M Guindi, "Role of Helicobacter pylori in the Pathogenesis of Gastric Carcinoma and Progression of Lymphoid Nodules to Lymphoma", Canadian Journal of Gastroenterology and Hepatology, vol. 13, Article ID 487098, 4 pages, 1999. https://doi.org/10.1155/1999/487098
Role of Helicobacter pylori in the Pathogenesis of Gastric Carcinoma and Progression of Lymphoid Nodules to Lymphoma
The pathology of gastritis associated with Helicobacter pylori infection is summarized. The literature is reviewed regarding the role of H pylori in the pathogenesis of gastric carcinoma and mucosa-associated lymphoid tissue (MALT) lymphoma. The potential mechanisms of gastric carcinogenesis include transformation of the gastric mucosa by metabolic products of H pylori, transformation of the host cell by incorporation of H pylori DNA and genotoxic effects of the inflammatory response to the organism. A model for gastric carcinogenesis is proposed in which H pylori causes cell proliferation, and the risk of DNA damage is increased, leading to inadequate repair and malignant transformation. Investigation of early gastric carcinomas concluded that two main pathways operated in gastric carcinogenesis, both starting from H pylori gastritis and leading to phenotypically variable gastric or intestinal tumour growth. The histological features and molecular genetics of MALT lymphoma are briefly reviewed. There is evidence that tumour cells of low grade B cell MALT lymphoma proliferate specifically in response to H pylori. This response is dependent on T cell activation by H pylori. A proposed model for the pathogenesis of MALT lymphoma postulates that B lymphocytes with a genetic change acquire a growth advantage resulting in a monoclonal proliferation in response to H pylori-activated T cells. Further genetic changes may result in escape from T cell dependency.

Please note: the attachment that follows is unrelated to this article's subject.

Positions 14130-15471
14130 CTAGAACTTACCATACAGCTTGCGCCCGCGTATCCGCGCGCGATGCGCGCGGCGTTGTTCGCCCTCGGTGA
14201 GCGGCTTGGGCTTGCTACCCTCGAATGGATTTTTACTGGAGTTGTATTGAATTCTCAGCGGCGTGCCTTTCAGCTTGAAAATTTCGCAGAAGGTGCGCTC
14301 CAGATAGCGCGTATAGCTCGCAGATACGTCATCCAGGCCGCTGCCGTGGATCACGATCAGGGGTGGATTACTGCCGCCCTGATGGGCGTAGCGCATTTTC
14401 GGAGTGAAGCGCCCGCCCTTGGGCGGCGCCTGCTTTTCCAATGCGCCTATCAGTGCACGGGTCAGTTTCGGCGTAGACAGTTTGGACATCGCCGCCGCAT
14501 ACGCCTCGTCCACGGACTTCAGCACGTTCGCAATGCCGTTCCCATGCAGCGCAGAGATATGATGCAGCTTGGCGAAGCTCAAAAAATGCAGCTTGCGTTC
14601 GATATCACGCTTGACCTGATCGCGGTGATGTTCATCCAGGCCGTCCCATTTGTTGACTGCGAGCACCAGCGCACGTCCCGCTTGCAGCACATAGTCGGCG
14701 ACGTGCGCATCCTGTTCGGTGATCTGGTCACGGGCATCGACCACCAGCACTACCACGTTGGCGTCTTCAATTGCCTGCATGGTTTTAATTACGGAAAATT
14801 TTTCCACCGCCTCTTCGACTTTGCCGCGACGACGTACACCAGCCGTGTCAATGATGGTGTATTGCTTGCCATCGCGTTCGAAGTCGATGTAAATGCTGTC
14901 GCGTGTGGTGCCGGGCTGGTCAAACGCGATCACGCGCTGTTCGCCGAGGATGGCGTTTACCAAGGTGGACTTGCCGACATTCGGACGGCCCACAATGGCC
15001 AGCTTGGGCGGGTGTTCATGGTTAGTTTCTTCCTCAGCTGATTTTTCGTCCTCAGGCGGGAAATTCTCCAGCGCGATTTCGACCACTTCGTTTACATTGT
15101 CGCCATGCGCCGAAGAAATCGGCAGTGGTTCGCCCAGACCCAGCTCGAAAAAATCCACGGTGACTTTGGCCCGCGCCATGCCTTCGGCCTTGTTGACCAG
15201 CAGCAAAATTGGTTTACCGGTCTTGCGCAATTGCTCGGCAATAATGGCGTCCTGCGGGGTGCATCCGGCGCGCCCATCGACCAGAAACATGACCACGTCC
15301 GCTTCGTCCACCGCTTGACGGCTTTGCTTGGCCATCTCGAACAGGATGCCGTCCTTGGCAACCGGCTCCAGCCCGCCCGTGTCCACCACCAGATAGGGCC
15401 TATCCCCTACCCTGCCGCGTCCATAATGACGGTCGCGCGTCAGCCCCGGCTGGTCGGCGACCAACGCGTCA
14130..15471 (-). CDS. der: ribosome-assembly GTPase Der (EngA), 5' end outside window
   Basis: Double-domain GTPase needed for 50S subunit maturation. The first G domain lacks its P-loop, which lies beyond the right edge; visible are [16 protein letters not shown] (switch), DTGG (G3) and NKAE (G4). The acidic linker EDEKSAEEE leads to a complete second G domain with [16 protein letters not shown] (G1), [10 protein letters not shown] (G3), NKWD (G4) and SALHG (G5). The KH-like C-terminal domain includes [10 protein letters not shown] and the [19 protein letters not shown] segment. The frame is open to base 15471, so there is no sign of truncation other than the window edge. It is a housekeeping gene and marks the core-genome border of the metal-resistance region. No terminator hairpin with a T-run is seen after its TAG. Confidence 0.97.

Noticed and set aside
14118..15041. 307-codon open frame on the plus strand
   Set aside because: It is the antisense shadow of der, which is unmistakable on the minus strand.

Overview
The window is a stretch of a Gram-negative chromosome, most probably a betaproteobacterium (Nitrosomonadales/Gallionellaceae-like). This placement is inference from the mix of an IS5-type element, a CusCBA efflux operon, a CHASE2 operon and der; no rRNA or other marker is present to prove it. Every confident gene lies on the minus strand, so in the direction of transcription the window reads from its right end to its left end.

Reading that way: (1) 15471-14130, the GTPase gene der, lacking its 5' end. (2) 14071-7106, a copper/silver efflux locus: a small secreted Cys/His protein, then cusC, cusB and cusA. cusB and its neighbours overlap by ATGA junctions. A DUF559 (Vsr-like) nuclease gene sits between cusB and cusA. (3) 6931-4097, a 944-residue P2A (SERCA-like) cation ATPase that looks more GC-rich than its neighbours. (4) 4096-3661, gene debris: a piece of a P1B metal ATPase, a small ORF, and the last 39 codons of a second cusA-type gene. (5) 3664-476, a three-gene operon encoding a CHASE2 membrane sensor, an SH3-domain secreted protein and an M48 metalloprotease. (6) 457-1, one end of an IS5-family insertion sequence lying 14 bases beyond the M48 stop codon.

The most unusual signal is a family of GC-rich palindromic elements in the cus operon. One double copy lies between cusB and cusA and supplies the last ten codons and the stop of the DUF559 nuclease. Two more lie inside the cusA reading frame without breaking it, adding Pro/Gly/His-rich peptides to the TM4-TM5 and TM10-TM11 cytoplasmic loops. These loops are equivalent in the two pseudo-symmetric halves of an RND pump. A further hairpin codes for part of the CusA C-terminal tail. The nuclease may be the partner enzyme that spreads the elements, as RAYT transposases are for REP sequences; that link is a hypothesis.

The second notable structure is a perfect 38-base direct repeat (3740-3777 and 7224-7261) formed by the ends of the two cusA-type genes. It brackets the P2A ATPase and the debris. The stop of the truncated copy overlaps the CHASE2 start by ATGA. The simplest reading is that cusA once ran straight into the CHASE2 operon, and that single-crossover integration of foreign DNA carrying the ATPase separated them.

Copyright © 1999 Hindawi Publishing Corporation. This is an open access article distributed under the Creative Commons Attribution License, which permits unrestricted use, distribution, and reproduction in any medium, provided the original work is properly cited.